Ukraine Crisis Poses A Challenge For Semi-Conductor Supply And Auto Industry Revival
India Ratings and Research (Ind-Ra) has revised its outlook for the auto sector for FY23 to neutral from improving, primarily on account of supply-side constraints and a muted rural demand.
Ind-Ra expects auto domestic sales volumes to grow 5-9 per cent year-on-year in FY23, after three consecutive years of decline.
The near-term outlook for the Indian auto industry remains woven in challenges as supply crunch with ongoing geopolitical tensions sparked off by Russia-Ukraine situation could spike commodity prices and crude oil prices and exacerbate supply chain issues.
Furthermore, a slower recovery in rural sales and further price hikes by original equipment manufacturers could act as possible headwinds for the sector, according to several analysts and industry bodies. Precious metals and neon gas which comes from the war-hit zone will further slow the supply of semi-conductors, thus making waiting periods longer for passenger vehicles (PV).
Though demand for PV has remained strong, customers refrained from making purchases which led to retail sales of two-wheelers and PVs falling by 4 per cent and 5 per cent, respectively, on a year-on-year basis in March 2022, according to the Federation of Automobile Dealers Associations (FADA).
Commercial vehicles continue to record double-digit growth when compared to last year, even though the ride to pre-covid levels is still an uphill task. While for the total fiscal 2022, total vehicle retail increased by 7 per cent year-on-year, it fell by 25 per cent when compared to FY20, which was largely a pre-covid year.
Tractors and two-wheelers with low single-digit growth, which largely represents rural India, underperformed, thus giving signals of stress which continues to prevail in that specific market. Rising international crude prices, which crossed $100 mark for the first time since 2014, have also resulted in petrol/diesel prices skyrocketing and have connived with increase in raw material costs and consequent rise in prices of vehicles to negatively impact consumer confidence.
In terms of wholesales, March also shows a continued impact on auto production in the country due to shortage of electronic components. Manufacturers such as Maruti Suzuki and Hyundai Motors posted a decline in wholesales with Maruti Suzuki selling 8 per cent fewer units at 137,658 last month in the domestic market compared with a year earlier.
The shortage of electronic components had some impact on the production of vehicles in FY 2021-22 and since the supply situation of electronic components continues to be unpredictable, it might have some impact on the production volume in FY 2022-23 as well, the company has said.
Hyundai Motor India sold 44,600 units in the domestic market, while exporting 10,687 units in March 2022. For the full fiscal, the company posted a growth of 2 per cent in domestic sales to 471,535 units.
While Mahindra & Mahindra’s passenger vehicle wholesales grew 65 per cent in March to 27,603 units, and 44 per cent to 225,895 for the full fiscal, automotive division CEO Veejay Nakra said the company remained ‘watchful of the global supply chain’. Meanwhile, Honda Cars recorded annual sales growth of 4.3 per cent to 85,609 units in FY22. Domestic sales for March were lower at 6,589 units compared with 7,103 units a year earlier.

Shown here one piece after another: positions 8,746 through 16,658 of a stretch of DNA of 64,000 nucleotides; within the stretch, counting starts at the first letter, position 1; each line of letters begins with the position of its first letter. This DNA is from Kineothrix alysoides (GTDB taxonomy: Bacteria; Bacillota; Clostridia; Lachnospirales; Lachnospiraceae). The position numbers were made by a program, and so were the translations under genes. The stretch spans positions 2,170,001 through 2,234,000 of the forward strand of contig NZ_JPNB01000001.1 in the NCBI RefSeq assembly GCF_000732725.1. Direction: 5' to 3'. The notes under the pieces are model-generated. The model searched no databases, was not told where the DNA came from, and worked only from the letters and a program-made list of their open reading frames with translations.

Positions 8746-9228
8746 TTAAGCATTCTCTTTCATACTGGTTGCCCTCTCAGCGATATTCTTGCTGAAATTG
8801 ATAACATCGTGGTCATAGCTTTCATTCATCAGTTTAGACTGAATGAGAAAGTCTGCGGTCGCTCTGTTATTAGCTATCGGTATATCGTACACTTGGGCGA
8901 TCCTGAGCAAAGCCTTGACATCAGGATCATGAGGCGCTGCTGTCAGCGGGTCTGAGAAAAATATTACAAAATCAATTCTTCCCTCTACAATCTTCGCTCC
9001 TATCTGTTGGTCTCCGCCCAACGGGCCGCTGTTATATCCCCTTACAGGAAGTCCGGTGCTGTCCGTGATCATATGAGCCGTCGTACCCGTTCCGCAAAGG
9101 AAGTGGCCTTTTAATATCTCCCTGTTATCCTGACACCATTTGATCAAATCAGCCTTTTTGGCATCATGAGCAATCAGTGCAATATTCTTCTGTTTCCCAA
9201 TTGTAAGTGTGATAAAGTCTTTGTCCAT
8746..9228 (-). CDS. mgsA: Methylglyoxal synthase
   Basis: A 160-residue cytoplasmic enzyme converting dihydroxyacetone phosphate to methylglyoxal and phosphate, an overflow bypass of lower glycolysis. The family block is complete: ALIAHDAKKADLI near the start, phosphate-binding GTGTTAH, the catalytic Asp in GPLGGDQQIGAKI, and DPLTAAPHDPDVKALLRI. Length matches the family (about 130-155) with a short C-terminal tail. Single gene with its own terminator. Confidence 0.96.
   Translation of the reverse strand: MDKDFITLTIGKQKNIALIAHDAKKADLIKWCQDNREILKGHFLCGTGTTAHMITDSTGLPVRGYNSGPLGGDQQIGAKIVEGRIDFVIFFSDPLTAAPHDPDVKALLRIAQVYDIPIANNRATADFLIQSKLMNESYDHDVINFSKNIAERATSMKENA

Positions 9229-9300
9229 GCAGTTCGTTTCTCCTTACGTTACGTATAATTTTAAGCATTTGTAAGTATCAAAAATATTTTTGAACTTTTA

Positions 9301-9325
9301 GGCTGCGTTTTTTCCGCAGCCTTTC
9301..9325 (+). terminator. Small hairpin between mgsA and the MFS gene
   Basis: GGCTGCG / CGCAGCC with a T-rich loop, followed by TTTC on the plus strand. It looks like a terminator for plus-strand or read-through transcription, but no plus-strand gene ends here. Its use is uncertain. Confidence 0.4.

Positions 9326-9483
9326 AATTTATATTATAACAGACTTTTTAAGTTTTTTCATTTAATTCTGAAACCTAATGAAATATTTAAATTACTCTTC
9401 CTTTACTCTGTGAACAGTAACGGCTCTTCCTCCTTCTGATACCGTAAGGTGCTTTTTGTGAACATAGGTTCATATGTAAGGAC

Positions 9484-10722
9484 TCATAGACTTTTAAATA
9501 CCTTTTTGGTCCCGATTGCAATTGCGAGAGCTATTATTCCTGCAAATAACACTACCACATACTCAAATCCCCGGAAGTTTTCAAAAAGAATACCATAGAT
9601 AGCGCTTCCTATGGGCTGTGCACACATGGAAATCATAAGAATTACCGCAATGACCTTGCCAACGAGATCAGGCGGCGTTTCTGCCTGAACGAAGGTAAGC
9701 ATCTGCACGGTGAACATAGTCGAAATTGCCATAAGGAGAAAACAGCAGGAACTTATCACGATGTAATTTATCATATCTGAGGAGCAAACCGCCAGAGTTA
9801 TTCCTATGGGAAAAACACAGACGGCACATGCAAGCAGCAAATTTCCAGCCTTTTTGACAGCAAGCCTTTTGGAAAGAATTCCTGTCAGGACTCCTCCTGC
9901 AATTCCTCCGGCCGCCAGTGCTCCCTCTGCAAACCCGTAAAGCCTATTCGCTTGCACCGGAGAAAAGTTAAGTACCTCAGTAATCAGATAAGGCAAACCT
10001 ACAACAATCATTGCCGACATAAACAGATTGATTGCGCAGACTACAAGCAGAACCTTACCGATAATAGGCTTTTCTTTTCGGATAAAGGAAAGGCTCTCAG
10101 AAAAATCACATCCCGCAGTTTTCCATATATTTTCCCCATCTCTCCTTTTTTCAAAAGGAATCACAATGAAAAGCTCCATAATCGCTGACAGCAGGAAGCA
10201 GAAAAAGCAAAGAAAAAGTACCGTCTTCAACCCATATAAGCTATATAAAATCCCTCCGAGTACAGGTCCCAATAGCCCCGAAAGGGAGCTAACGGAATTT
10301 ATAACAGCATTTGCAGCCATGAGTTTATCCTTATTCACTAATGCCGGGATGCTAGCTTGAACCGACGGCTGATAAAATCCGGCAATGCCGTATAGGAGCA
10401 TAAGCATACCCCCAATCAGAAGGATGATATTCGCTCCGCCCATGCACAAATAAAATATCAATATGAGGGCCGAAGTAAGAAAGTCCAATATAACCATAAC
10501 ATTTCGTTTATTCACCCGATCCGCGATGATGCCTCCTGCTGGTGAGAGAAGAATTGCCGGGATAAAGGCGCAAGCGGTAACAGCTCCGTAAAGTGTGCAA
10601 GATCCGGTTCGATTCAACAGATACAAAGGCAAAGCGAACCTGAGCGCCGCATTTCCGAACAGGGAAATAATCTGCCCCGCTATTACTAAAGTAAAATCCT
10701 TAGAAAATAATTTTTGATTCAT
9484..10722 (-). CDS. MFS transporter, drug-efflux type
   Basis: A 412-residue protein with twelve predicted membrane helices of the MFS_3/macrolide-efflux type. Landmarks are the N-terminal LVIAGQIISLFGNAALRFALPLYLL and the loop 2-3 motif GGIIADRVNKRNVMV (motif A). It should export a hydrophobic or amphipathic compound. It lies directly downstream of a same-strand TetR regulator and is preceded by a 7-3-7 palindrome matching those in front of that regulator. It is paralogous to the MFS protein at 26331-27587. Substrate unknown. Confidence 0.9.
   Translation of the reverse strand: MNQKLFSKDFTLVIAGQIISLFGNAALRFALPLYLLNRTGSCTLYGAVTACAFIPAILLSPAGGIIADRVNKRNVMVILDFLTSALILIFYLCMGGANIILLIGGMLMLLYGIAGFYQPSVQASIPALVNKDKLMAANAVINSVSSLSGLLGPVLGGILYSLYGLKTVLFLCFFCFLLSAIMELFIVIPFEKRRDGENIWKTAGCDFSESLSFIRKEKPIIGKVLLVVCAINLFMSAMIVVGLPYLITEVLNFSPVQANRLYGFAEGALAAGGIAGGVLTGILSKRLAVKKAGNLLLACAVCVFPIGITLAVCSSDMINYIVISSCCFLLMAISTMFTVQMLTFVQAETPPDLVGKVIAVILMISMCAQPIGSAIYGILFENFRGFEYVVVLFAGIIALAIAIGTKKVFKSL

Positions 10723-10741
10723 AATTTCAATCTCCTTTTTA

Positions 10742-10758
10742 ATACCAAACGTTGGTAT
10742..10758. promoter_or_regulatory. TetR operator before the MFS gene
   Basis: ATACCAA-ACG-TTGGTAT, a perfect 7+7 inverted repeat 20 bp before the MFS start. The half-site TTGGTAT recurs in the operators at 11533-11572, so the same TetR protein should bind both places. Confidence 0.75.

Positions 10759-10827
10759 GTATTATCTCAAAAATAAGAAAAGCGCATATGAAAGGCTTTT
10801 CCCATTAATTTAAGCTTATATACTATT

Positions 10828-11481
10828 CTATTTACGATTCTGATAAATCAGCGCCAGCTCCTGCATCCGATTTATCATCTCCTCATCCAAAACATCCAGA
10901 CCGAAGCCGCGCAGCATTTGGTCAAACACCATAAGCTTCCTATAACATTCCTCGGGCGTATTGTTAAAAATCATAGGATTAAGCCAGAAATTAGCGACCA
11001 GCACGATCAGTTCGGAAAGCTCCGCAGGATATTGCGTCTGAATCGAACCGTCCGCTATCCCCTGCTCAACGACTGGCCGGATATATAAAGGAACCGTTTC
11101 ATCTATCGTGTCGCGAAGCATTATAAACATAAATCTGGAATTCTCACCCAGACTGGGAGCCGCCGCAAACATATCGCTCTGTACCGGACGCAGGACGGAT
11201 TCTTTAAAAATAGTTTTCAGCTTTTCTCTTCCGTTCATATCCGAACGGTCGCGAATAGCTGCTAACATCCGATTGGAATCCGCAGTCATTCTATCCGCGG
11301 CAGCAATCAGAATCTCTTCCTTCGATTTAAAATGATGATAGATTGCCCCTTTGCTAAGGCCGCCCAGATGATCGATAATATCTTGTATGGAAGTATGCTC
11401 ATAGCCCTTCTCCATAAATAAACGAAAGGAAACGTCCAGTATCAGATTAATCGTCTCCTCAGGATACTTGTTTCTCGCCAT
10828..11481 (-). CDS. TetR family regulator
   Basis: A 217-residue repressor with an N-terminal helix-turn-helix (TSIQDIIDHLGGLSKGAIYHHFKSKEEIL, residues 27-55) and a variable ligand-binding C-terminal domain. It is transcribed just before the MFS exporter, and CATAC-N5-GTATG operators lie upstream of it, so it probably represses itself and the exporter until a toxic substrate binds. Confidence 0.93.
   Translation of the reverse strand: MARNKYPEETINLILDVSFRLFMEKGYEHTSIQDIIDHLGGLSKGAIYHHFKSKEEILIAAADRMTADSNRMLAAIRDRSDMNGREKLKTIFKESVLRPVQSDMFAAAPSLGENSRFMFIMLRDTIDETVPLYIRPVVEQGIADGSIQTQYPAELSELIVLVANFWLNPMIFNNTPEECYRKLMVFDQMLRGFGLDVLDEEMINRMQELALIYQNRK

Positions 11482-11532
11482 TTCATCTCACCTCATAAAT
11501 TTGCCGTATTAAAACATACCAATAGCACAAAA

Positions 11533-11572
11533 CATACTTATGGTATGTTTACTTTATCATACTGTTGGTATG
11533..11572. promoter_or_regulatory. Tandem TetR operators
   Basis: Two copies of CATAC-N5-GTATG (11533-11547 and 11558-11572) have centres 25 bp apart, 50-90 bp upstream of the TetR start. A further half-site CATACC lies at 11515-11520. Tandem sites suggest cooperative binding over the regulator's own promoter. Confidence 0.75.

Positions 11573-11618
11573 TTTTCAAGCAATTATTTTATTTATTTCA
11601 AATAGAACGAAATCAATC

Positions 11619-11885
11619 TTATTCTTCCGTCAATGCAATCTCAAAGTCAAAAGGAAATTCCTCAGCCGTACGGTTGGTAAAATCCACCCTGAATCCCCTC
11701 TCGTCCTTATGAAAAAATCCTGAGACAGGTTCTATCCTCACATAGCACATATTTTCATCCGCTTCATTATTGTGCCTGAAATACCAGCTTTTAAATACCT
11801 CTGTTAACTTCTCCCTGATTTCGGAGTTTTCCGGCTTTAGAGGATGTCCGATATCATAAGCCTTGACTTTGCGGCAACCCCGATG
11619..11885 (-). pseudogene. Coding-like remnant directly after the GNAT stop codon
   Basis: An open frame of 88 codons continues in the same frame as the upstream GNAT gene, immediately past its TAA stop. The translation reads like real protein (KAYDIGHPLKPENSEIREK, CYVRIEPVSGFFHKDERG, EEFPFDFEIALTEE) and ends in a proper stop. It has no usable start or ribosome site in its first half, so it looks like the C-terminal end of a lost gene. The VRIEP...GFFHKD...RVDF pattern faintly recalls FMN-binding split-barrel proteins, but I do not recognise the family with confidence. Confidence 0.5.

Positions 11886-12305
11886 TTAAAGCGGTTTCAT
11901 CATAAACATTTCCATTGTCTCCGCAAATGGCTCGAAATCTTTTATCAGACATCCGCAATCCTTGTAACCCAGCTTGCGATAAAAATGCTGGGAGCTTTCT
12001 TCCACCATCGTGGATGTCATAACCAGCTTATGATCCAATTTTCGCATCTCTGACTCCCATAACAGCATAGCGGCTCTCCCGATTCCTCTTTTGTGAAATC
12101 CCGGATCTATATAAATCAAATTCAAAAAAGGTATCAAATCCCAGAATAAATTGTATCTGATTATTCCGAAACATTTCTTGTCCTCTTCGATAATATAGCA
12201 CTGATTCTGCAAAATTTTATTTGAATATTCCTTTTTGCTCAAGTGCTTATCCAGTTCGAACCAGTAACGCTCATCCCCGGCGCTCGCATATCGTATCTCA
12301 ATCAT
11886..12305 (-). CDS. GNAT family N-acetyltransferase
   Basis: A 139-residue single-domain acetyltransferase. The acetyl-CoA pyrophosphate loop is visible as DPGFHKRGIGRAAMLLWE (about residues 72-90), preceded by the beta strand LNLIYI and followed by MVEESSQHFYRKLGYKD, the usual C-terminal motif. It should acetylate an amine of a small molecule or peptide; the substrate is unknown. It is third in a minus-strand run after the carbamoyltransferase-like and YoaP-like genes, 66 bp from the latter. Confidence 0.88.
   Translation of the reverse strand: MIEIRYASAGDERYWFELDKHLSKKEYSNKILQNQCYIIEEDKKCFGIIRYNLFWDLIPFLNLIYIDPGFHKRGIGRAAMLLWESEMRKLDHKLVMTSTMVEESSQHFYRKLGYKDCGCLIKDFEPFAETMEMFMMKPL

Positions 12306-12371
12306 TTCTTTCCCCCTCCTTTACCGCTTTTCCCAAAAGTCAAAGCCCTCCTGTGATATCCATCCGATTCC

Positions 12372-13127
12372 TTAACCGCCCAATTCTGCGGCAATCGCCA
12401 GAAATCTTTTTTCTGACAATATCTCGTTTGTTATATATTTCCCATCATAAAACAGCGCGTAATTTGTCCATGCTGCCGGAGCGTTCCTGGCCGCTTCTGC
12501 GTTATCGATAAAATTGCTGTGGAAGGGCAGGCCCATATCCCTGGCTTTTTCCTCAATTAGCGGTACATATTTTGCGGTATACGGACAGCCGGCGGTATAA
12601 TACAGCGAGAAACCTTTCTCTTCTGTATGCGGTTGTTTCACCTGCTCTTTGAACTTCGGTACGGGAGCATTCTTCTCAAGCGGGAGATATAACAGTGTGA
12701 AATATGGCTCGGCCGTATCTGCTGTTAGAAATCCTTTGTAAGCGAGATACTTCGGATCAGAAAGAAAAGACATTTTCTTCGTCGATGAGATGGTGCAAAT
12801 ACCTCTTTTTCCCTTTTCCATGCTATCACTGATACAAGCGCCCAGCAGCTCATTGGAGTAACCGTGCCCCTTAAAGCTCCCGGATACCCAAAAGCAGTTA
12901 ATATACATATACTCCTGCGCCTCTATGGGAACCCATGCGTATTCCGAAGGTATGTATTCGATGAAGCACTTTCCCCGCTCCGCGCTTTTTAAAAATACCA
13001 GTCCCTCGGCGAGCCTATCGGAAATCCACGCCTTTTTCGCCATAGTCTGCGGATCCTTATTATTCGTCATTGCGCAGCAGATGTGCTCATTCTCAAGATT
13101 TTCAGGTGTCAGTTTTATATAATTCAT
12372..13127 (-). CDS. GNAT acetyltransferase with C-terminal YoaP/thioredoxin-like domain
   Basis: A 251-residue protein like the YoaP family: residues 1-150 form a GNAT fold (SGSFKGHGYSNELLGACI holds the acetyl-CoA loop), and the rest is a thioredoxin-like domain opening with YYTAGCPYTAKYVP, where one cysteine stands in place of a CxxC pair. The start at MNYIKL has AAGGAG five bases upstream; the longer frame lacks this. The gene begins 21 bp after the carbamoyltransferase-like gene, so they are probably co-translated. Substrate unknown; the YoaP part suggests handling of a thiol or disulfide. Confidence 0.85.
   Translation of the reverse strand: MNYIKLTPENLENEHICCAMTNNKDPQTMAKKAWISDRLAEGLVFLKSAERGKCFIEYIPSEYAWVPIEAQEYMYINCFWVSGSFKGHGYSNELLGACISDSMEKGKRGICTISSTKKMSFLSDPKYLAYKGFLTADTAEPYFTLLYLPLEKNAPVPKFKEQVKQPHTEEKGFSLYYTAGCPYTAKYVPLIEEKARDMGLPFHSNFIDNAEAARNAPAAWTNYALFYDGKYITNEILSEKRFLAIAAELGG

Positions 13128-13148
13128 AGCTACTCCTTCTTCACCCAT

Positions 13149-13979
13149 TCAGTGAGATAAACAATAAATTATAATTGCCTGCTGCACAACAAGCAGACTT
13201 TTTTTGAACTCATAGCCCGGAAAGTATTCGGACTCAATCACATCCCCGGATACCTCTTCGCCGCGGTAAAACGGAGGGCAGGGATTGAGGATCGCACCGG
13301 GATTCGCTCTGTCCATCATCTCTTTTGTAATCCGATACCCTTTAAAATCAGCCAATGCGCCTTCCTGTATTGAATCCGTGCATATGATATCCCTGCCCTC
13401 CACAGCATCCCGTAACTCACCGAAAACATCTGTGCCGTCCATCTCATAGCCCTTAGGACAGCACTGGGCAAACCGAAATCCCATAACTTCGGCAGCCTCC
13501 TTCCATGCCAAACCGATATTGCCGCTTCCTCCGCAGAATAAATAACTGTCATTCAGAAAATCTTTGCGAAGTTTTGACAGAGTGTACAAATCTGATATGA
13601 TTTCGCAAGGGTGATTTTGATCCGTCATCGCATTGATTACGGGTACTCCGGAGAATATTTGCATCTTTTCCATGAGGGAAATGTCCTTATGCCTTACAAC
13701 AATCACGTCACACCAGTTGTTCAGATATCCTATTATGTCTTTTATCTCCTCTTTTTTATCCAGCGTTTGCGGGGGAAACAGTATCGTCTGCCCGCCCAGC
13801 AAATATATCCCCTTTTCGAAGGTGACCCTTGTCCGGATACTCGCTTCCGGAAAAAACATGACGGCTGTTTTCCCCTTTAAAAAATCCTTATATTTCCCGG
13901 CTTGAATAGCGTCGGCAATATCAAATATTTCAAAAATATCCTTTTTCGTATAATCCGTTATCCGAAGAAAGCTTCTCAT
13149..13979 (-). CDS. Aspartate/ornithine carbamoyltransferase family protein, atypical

Not surprisingly, India Ratings and Research (Ind-Ra) has revised its outlook for the auto sector for FY23 to neutral from improving, primarily on account of supply-side constraints and a muted rural demand. Ind-Ra expects auto domestic sales volumes to grow 5-9 per cent year-on-year in FY23, after three consecutive years of decline (likely 5-8 per cent decline in FY22).
Passenger vehicle volume could grow 5-9 per cent year-on-year in FY23, driven by an intermittent improvement in consumer sentiments and continued preference for personal mobility, although supply chain issues could limit the growth. Semi-conductor chip shortages could also persist for the next few quarters while improving gradually.
However, increased cost of ownership, a slower revival in the purchasing power of lower-end consumers and a muted rural demand could limit two-wheelers growth at 5-8 per cent year-on-year for FY23 but commercial vehicles (CV) volumes are likely to grow in high double digits of 16-22 per cent year-on-year in FY23 mainly supported by medium and heavy CVs, aided by an uptick in economic activities and increased infrastructure spending.
Ind-Ra expects industry revenues to increase 13-15 per cent year-on-year during FY23, after likely growth of 14-17 per cent year-on-year in FY22, largely driven by price hikes undertaken by OEMs and increased mix of CVs which have higher realisation. The industry could also see incremental Production Linked Incentive (PLI) scheme related capex in FY23. However, refinancing risk is low for the industry and there is adequate rating headroom, says Ind-Ra.
While FADA remains extremely cautious in terms of any recovery in sight until the Russia-Ukraine conflict and China lockdown come to an end, the government’s thrust on capital expenditure in 2022-23 can, however, be the gamechanger this time around by enhancing productive capacity, crowding in private investment and strengthening aggregate demand amidst the conducive financial conditions engendered by the Reserve Bank of India (RBI), and improving business and consumer confidence.
Also Read: From War And Peace To War And Semiconductors: The Impact Of Russo-Ukrainian War On Global Chip Industry
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